What is feline infectious peritonitis?
Feline infectious peritonitis (FIP) is an important disease of domestic cats and most members of the cat family (Felidae). It occurs worldwide in cats of all ages but the disease is most often seen in cats up to two years of age. Although FIP is not a particularly common disease, it is important because once a cat develops the disease, the outcome is almost invariably fatal.
What is the cause of FIP?
FIP is associated with infection with a virus called Feline Coronavirus. Other members of the coronavirus virus family infect and cause disease in various animal species, but Feline Coronavirus is only known to cause disease in members of the cat family. There are many different strains of Feline Coronavirus, which differ in their ability to cause disease. Previously there has been an attempt to classify these strains as either Feline Infectious Peritonitis Virus strains (capable of causing the FIP disease) or Feline Enteric Coronavirus strains (essentially harmless strains, mainly confined to the intestinal tract). It is now recognized that Feline Enteric Coronavirus strains can mutate to the more harmful type of virus and cause FIP disease.
Because the Enteric Coronavirus and the FIP-causing strains of Feline Coronavirus are indistinguishable in laboratory tests (see later) and because many cats, even when infected with known FIP-causing strains do not develop FIP disease, the diagnosis of Feline Coronavirus infection is very challenging. The factors determining why one cat becomes diseased while others remain unaffected are unclear. Repeated virus reinfection and genetic factors are thought to contribute to the development of FIP. FIP remains one of the least understood of all cat diseases.
How common is infection with Feline Coronavirus (FCoV) in comparison with FIP disease?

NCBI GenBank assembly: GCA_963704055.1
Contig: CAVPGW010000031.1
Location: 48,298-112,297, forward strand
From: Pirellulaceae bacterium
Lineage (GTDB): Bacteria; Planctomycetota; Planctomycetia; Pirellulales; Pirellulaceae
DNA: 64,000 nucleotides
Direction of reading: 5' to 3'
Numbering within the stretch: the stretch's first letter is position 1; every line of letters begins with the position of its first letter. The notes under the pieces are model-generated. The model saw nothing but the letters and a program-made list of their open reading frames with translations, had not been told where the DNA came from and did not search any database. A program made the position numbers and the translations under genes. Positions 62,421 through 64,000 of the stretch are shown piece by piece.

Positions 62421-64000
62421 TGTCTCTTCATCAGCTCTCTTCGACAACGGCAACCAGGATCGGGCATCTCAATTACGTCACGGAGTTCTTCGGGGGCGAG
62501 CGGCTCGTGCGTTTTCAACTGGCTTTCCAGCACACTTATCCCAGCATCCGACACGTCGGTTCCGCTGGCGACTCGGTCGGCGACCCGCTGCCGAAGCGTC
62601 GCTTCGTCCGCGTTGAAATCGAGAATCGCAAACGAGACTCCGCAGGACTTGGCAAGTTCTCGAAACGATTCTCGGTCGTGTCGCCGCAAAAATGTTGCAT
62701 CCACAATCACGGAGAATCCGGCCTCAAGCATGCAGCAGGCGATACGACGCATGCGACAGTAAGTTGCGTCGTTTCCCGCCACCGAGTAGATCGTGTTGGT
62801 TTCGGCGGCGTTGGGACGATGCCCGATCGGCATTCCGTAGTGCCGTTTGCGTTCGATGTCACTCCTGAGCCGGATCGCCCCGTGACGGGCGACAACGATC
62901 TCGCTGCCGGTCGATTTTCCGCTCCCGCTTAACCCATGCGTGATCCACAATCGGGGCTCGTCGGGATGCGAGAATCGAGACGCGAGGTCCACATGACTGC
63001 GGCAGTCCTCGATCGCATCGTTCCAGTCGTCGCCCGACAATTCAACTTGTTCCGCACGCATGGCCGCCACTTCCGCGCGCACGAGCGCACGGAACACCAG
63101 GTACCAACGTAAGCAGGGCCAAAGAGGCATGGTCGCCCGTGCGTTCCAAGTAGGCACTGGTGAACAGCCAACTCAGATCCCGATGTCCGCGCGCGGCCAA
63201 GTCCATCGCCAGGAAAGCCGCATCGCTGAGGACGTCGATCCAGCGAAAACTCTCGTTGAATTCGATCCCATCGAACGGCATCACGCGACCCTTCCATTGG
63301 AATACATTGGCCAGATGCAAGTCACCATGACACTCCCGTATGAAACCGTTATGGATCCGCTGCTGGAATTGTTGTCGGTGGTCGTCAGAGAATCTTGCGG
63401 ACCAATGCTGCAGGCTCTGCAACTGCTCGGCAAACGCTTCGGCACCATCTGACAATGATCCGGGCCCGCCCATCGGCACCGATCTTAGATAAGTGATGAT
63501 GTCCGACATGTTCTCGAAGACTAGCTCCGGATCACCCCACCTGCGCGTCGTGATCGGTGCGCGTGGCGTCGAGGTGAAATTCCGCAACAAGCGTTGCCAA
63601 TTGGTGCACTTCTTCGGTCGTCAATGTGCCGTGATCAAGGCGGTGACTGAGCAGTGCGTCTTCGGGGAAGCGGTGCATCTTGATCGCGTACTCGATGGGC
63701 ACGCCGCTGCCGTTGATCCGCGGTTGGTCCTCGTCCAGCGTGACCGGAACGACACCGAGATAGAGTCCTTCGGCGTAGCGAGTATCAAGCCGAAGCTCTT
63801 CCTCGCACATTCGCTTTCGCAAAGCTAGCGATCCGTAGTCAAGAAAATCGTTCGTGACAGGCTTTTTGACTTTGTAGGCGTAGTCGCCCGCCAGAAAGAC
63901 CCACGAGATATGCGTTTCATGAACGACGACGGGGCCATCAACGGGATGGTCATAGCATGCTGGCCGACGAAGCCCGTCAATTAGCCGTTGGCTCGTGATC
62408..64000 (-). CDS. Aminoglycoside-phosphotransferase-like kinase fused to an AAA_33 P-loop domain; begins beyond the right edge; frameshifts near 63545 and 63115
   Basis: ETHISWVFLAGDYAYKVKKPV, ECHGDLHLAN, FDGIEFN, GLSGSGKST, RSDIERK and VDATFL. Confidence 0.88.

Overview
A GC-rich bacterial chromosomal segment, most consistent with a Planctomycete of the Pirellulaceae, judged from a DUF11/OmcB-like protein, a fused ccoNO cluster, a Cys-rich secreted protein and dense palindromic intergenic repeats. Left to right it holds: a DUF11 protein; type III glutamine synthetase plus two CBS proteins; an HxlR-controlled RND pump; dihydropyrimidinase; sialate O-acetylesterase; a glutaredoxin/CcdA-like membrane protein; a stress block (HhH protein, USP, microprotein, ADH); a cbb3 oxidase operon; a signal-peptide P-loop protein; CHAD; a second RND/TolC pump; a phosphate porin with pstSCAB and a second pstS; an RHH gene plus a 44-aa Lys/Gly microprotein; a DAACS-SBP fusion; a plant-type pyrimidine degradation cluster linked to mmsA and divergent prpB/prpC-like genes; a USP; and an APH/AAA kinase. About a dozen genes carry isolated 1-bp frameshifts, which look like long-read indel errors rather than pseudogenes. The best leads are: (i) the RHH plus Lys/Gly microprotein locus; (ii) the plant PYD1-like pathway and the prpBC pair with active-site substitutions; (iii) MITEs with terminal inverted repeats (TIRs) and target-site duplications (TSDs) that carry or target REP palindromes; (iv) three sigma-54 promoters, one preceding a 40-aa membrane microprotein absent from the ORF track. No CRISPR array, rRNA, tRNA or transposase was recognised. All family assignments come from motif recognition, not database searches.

Based on blood test surveys many cats (up to 30% in the general cat population and as high as 80% in catteries) become infected with one or more strains of Feline Coronavirus at some time in their lives. But the incidence of FIP disease is low (less than 1% of cats admitted to veterinary hospitals). As explained above, many infections are with relatively harmless strains, and even when infected with the strains that could cause disease, many cats remain healthy for long periods, or for life.
How does a cat become infected with Feline Coronavirus (FCoV)?
It is not certain how most cats become infected with FCoV. Direct contact between cats is the most likely route of transmission. The FCoV is present in the blood of infected cats, at least in the early stages, and may be shed in urine and feces. Although the virus is quite fragile and does not survive for more than twenty-four to thirty-six hours in the normal environment. it is believed that cold temperatures may preserve the virus for months. Transmission on clothing or other objects is only likely within a few hours of contact. Biting insects such as fleas may also spread infection.
As explained above, most infections are with relatively harmless strains of FCoV. Unfortunately, this initial benign infection may later mutate to cause FIP in some cats. Even with the more harmful strains, apparently healthy cats may “carry” and excrete or “shed” the virus without contracting FIP. Many cats that develop FIP have no history of contact with other cats showing clinical signs of FIP. Some cats may be infected with FCoV, but the virus may remain dormant or ‘latent’ in the body for several months or years before the cat eventually develops disease.
What clinical signs does a cat infected with FIP develop?
Most cats exposed to FCoV, even to the potentially FIP-inducing strains, are able to develop an immune response that protects them. Thus only a small proportion of infected cats actually develop clinical disease. However, those that do develop disease almost invariably die.